EBRD sees fragile recovery from the crisis
Recovery remains slow on average; volatility on western markets adds to risks, especially in southeastern Europe
The countries of eastern Europe face an uncertain period of recovery out of the global economic crisis, with increasing differences in the pace of growth across countries, and new risks arising from fiscal pressures and financial volatility in western Europe.
The EBRD’s latest economic outlook (0.6Mb) has revised up its average growth forecasts (0.1Mb) for the region to 3.7 percent in 2010 from the 3.3 percent predicted in January.
This revision reflects upgrades to growth in some of the largest economies in the region, including Russia, Turkey, Poland, Hungary, and Ukraine. However, growth forecasts in some other countries, such as Romania and Bulgaria, have been revised down. Most countries are continuing to experience a slow recovery, and some face further output declines.
The recession has been generally deeper and the recovery will be slower than in other emerging markets. This is particularly pronounced in the Baltic countries and in the countries of southeastern Europe (SEE), where “most recent data provide little evidence of a sustained recovery so far. Growth prospects in these countries have been revised downward since the last EBRD forecasts in January 2010”, according to the report.
“The deep recessions of late 2008 and 2009 continue to have knock-on effects in the form of high non-performing loans and unemployment, which constrain credit growth and the recovery of domestic demand. Crisis induced deficits and limited sovereign market access will require fiscal consolidation in many countries, which will also weigh on demand.”
The report says that while domestic risks to the economic outlook have declined in recent months, external risks have been rising as fiscal problems and financial volatility in western Europe have become more acute.
“Encouragingly, the crisis in Greece has not had significant spillovers to the transition region so far; however, this remains a possibility, particularly in south-east European countries in which Greek banks are strongly represented. Another risk is weaker EU growth as a result of either fiscal consolidation, or renewed problems in the European banking sectors,” it said.
Continued loose monetary policy in the eurozone is one factor that could provide upside support.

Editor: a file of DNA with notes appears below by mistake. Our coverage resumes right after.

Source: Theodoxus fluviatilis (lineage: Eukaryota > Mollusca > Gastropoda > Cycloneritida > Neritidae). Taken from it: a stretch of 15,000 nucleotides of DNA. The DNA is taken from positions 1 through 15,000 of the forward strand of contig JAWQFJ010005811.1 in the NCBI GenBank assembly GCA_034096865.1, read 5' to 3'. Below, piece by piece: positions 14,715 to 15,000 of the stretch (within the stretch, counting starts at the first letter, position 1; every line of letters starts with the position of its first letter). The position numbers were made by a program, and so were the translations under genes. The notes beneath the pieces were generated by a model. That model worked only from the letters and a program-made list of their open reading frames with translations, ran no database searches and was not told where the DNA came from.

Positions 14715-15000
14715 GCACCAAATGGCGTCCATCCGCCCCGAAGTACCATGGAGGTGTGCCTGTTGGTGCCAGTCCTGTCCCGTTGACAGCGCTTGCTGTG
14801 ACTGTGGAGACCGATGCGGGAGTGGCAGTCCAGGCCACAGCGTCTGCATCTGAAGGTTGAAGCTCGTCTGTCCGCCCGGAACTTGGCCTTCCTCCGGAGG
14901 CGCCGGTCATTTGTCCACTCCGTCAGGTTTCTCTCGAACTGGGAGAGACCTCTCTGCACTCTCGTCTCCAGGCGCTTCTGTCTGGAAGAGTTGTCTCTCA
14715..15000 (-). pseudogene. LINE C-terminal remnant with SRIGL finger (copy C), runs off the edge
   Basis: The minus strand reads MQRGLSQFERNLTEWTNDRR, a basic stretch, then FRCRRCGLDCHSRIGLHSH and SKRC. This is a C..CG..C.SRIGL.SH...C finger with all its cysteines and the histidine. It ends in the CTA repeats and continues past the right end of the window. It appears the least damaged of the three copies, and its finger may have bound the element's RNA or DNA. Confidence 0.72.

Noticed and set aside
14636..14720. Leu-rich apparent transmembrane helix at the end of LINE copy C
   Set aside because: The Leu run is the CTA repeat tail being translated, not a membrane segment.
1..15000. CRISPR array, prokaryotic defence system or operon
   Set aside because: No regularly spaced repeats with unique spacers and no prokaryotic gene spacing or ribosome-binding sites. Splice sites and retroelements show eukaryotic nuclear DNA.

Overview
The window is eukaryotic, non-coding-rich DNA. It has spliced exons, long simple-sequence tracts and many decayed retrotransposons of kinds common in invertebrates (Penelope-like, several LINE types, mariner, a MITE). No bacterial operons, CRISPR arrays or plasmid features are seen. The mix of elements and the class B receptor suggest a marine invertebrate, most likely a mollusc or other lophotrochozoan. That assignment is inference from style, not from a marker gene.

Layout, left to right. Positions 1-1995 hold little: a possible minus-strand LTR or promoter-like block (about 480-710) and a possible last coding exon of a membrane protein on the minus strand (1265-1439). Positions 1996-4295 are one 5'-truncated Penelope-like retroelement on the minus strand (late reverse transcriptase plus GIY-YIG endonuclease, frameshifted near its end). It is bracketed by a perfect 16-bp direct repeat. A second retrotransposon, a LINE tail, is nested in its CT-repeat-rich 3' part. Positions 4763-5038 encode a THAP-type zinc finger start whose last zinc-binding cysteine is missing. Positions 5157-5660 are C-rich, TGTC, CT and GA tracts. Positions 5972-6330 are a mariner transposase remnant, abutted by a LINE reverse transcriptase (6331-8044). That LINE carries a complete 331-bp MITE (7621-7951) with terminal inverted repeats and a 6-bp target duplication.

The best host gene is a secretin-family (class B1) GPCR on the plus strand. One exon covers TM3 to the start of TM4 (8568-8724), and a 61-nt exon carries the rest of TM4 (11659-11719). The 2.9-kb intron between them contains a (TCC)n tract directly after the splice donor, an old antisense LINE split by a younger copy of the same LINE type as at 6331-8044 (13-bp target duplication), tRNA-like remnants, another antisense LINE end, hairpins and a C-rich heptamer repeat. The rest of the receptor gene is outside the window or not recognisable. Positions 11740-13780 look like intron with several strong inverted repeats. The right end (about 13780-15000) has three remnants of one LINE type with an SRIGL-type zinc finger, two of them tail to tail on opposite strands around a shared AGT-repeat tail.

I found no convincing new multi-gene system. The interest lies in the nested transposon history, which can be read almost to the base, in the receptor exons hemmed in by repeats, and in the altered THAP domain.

The report highlights clear differences in the pace and depth of recovery. In addition to the general weakness of the SEE region and the Baltic countries, political problems in the Kyrgyz Republic are hindering the pace of recovery.
However, Russia and the Slovak Republic are rebounding faster than originally expected, reflecting commodity prices rises and the gradual return of capital flows in the case of Russia and a recovery in automobile exports in the Slovak Republic. Although the Hungarian economy is expected to grow only modestly this year, its prospects have also been lifted slightly by renewed capital inflows.
More vigorous growth is also being seen in Turkey, because of a projected recovery in capital inflows, and in Armenia, on the back of rising copper prices and remittances.
The report says that the Central Europe and Baltics region is benefiting from a pick-up of exports to western Europe and stronger than expected inflows of short term capital. As a whole the region is expected to grow by 1.8 percent this year, compared with 1.4 percent seen in January, and by 3 percent in 2011. But there are stark differences, with Poland lifting the average substantially, while the deep recessions in Latvia and Lithuania have only just begun bottoming out.
In most countries in the SEE region the pace of recovery is likely to remain sluggish, with average growth of just 0.3 percent expected this year, compared with a January forecast of 1.2 percent, followed by 2.9 percent next year. In addition, the crisis in Greece has the potential both for direct spillovers into several countries where trade, investment and financial linkages are strong. Growth is likely to be negative or zero in the two EU members, Bulgaria and Romania.
Countries in eastern Europe and the Caucasus are generally expected to grow more strongly, having recently benefited from a reversal of market confidence in emerging markets and higher commodity prices, although vulnerabilities remain significant.
Ukraine, which saw the sharpest economic contraction of this region last year, is now seeing an improvement, with growth forecast at four percent, compared with three percent seen in January. Market sentiment has improved since elections and a re-engagement with the International Monetary Fund.
In Russia, the growth momentum of late 2009 is likely to be sustained, implying a growth of about 4.4 per cent in 2010, after a 7.9 per cent reduction in 2009 and a forecast of 3.9 percent in January.